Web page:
Super Perils Of Baking - The Cherry On Top
PS4, PS5, PC
Drawing comparisons between a title and Super-Mario All-Stars is dangerous business, but that is precisely what Super Perils Of Baking is. Perils of Baking, the 2018 debut title from Barry Johnson’s Lillymo Games was fairly primitive visually, but delivered an incredibly enjoyable platforming experience that captured the hearts and minds of many thousands of players… and a few others keen on the trophies meta-game. 40 smartly designed levels that were built with an approach to design that evoked the early Super Mario NES adventures. Being an 8-bit 2D platformer at its core, it also looked the part, which is a delicate way of saying that it looked pretty rough. Now, several years later, and a string of successes such as Habroxia, Twin-Breaker, and Habroxia 2 behind them, the team at Lillymo have grown in scale and returned to Perils of Baking, giving it an NES to SNES style facelift akin to what we saw in the famous Super Mario All-Stars collection. The game was a throw-back when it first lauched, but can a new lick of paint give the game a new lease on life in 2022?
When two brothers relationship degrades because the eldest of the two discovers a powerful chef’s hat that allows him to bring his culinary creations to life. As the uncorrupted sibling the responsibility falls to you to survive the lethal legion of donuts, cookies, and other delectable desserts that are looking to flip the script and make you into a tasty treat. It’s far from the most impactful narrative, but it’s a foundation that supports what is a superb platforming experience.
The original versions’s 40 core levels remain in-tact in Super Perils Of Baking, but the game has added an extra 10 especially testing challenges, designed to extract the very best out of the player. The standard fare is similar to any 2D Mario title, with a slippery momentum of Mega-Man. Jumping on the “heads” of your baked is your modus operandi, but with a stackable life bar, that can reach as many as three filled hearts, the player can then utilise projectiles that can be launched at your targets. Handy in a pinch, and great in assisting speed-runs or even clean-runs without damage, the throwable items (beaters etc) aren’t essential to success but are certainly a nice bonus if you have them available.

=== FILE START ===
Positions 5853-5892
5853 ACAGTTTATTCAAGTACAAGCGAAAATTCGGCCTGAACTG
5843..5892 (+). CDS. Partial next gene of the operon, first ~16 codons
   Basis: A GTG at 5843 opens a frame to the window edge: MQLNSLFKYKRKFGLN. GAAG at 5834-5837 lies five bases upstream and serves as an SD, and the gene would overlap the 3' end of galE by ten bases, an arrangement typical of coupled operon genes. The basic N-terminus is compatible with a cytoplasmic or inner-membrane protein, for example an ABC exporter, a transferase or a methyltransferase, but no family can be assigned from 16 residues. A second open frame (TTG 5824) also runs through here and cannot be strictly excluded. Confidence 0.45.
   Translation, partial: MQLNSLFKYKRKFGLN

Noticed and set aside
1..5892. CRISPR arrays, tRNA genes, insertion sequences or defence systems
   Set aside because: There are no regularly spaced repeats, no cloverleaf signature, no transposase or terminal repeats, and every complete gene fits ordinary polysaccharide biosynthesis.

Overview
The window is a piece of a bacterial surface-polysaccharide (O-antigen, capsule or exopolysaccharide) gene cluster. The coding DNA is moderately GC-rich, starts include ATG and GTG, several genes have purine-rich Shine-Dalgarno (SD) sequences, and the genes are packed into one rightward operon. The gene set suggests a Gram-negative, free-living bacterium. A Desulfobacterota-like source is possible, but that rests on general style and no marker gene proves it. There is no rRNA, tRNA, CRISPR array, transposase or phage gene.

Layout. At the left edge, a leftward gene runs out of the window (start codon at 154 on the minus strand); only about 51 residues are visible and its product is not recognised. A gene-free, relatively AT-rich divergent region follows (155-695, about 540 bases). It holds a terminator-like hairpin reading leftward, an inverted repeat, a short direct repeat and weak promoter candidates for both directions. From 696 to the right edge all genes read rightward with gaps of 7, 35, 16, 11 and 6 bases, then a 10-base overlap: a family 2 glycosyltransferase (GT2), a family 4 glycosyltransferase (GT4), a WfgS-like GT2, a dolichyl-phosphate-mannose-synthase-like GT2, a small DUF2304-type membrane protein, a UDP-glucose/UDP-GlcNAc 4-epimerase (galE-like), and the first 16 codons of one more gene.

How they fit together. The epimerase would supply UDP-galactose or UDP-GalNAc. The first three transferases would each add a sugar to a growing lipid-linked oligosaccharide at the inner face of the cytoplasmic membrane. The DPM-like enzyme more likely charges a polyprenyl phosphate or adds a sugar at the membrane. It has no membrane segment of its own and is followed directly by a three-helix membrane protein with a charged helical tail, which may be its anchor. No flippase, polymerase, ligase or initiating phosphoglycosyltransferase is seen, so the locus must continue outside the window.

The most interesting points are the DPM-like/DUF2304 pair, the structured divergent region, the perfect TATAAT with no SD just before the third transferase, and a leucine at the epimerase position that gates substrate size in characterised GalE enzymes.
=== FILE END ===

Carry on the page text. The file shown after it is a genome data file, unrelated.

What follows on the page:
Breaking up the standard left to right jump-based platforming levels are underwater, very Donkey Kong Country feeling levels, as well as others where you’re hanging onto the string of a balloon as it carries you to the right whilst you dodge equally nasty flying feasts out to kill you. The five boss encounters you’ll have, each with your brother as he becomes increasingly frustrated by your persisting efforts to stop hi, and increasingly powerful are fairly straight forward, as the game on-boards you well; each encounter adds another attacking move to the arsenal of your brother so it’s very easy early on and not ridiculous at the game’s climax because you’re now simply putting the disparate counter-attacking measures together in a prolonged encounter. It’s all fairly straight forward, but the game plays well none-the-less. This refrosted version of the game also cleans up most of the technical hiccups seen in the original, though a very small number of painful environmental clipping issues persist in the upgrade.
The ten new levels added into the game significantly increase the difficulty, as well as throw new platforming challenges at you, from left/right screen blending jumps to changes to the floatiness of your leaps. The minecart levels, both new, and old, are a blast to rocket through once again.
As mentioned previously the most notable point about Super Perils of Baking is the 16-bit inspired facelift, and the game really does look great with it’s new coat of glazing. The quite primitive look of the original release will soon be a long lost memory thanks to the way Lillymo and the team have revitalised Perils Of Baking in this new form. The audio design, doesn’t take the same steps forward into a more recent era but still pays a superb homage to titles of the NES era.
Some very minor technical issues aside, Super Perils of Baking makes the original release completely redundant, something that you’d ideally want from any remake. The gameplay is snappy and strikes the perfect level of challenge, while the audio/visual work now matches the tasty charm of the pastry world it’s realising. If you’re looking for a new 2D platformer to lose 5-6 hours to, then you’ll not do wrong with Super Perils of Baking.
Super Perils Of Baking was reviewed on a PS5 with a code provided by LambSmith PR